A Woodseats gardener says his business could be in jeopardy thanks to Sheffield’s new Clean Air Zone which may add £1,000 to his bills every year.
Sheffield City Council had been delaying the launch of the zone since 2021 but it will now be launched on February 27.
The Clean Air Zone will mean an area within the city centre and inner ring road where some polluting lorries, vans, buses and taxis are charged fees.
For vans and taxis, the charge is £10 per day, whilst for coaches, buses and lorries the charge is £50 per day. There are national and local exemptions that you can apply for driving in the zone, and if your business is based in Sheffield or Rotherham, you can get a temporary exemption until 5 June.
However, many locals have voiced their concerns. Over the past year, campaigns against the clean air zones have gained traction, with 6,000 members joining the main campaign’s Facebook group.
Nick Hamilton, 50, a gardener from Woodseats, agreed with many of the reasons the campaigns had been promoting.
He said: “For someone like myself, this probably adds £1,000 onto fees every year, which is incredible.
“I regularly use suppliers up in the north of Sheffield, and I wouldn’t be doing that with a Clean Air Zone. There’s businesses within the city centre that are just going to disappear because as a small business I don’t want to have to take a £10 charge going through the city centre.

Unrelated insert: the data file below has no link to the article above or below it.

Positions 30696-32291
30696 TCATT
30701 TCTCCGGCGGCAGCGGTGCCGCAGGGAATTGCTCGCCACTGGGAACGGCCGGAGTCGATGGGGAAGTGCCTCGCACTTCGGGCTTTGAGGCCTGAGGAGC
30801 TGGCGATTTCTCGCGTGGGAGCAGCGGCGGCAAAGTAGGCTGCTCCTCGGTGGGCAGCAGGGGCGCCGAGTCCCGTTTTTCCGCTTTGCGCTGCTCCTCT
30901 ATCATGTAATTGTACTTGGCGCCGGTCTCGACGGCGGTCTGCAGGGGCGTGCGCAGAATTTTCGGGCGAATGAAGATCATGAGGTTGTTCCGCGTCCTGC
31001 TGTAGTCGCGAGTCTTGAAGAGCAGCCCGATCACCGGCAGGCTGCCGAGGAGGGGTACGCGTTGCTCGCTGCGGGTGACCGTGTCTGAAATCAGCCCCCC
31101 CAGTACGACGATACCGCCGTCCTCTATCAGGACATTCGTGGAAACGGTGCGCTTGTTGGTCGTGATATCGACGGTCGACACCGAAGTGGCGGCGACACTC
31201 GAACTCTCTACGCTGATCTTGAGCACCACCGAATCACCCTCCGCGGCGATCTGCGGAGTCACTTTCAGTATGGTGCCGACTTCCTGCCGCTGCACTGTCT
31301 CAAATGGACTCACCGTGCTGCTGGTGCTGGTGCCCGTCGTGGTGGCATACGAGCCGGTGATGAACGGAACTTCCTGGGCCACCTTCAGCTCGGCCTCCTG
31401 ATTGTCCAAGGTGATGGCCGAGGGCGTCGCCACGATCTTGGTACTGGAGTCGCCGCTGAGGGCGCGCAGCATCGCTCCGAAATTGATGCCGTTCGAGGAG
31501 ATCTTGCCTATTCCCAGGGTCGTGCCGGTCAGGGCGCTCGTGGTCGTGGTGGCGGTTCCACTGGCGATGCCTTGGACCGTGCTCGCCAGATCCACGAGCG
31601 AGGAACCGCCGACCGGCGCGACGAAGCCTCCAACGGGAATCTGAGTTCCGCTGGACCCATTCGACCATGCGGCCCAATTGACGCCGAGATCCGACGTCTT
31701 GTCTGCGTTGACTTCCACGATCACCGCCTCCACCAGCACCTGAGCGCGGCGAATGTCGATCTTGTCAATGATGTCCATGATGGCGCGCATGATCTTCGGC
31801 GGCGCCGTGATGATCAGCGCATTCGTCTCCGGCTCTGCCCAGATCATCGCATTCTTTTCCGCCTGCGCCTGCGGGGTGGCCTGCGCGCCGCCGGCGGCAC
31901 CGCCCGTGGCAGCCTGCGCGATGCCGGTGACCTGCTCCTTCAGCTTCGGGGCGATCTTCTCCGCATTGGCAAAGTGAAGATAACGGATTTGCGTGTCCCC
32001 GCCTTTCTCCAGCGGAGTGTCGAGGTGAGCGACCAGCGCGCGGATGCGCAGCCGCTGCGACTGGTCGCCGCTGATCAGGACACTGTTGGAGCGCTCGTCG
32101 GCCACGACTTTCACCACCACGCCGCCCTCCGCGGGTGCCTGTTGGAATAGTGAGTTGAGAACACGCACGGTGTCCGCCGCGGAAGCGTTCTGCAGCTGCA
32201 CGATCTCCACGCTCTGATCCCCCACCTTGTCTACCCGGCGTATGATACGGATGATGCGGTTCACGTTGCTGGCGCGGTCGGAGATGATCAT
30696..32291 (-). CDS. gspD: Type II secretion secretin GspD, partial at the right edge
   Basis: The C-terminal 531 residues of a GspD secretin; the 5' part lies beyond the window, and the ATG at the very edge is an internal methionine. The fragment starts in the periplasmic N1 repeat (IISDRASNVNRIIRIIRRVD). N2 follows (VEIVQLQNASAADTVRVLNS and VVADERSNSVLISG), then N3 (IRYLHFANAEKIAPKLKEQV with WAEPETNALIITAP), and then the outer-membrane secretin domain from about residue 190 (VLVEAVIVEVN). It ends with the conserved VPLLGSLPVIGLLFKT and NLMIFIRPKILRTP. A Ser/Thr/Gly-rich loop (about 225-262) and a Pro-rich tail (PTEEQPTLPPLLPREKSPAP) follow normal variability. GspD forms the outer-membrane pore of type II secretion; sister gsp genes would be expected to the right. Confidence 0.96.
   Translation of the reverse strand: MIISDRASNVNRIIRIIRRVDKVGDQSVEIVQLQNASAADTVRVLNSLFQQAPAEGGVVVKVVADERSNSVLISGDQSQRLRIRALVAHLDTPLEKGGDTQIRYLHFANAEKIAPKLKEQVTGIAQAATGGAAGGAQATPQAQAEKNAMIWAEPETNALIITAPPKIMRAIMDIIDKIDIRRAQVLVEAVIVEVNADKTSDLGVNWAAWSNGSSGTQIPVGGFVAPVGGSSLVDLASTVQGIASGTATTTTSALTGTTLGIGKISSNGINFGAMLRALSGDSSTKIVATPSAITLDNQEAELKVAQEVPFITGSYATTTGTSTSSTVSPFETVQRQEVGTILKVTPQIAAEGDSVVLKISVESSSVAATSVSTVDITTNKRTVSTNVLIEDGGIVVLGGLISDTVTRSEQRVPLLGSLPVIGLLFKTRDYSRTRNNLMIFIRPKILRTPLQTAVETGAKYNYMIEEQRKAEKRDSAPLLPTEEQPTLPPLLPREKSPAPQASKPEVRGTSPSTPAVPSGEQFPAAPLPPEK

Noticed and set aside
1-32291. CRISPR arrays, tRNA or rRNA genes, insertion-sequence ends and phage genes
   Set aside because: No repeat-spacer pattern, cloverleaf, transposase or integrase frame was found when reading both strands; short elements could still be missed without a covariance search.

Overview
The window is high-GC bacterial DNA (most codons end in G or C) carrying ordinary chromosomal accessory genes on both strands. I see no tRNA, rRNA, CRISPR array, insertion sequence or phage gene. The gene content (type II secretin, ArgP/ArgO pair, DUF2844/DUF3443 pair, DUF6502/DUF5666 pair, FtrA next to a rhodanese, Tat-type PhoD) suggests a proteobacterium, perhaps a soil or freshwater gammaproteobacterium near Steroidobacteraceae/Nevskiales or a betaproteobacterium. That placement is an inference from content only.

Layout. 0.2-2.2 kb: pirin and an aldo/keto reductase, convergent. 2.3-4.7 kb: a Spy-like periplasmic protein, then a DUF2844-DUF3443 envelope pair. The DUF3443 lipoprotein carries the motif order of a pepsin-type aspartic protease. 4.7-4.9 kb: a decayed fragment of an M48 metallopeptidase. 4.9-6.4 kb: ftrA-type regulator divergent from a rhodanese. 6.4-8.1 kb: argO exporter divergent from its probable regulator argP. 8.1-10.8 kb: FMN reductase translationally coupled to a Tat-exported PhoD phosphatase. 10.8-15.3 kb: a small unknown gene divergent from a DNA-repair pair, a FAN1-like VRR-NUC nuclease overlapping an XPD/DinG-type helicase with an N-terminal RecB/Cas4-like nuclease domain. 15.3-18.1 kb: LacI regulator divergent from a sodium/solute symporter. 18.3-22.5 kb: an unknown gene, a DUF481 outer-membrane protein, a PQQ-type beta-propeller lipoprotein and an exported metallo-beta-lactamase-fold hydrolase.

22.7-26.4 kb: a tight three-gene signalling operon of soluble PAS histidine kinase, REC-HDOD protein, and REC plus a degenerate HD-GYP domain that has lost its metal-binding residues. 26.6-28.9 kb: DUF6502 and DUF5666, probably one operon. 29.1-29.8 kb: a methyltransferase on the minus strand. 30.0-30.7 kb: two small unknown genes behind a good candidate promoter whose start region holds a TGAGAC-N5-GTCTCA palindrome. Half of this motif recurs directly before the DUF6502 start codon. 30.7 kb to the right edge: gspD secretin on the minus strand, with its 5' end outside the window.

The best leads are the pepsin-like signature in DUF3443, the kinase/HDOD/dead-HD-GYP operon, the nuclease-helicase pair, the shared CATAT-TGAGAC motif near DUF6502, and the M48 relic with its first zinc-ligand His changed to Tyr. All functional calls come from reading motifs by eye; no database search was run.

“There’s not an alternative unless I go into a Euro 6 emissions category which is the £10k extra I’d have to pay to change my vehicle,” he added.
“Prices have already had to go up because of inflation anyway, the customers are already feeling that pinch from me, and I have to introduce a congestion charge alongside it, that jeopardises my business.”
However, other residents believe that the Clean Air Zone will benefit everyone in the city, and help improve the infrastructure.
Bob, 42, who works for a data-building company, but did not want to give his full name, said: “People that have to drive into the centre will have to suffer increased expenditure for the businesses but that’ll get passed onto the consumer. There are exemptions open until the middle of this year which gives people time to move to different vehicles.
“Money will be put into the infrastructure of Sheffield. It’ll go fund better cycling lanes, better bus routes and more frequent buses. I think it’s all going back into the future wellbeing of the city.”
Sheffield is the fifth most polluted city in England according to statistics, with a plan published in November 2021.
It said: “The primary goal of the proposed Clean Air Zone is to encourage and support the removal of the most polluting vehicles from the city’s roads in order to make our air cleaner and safer to breathe.”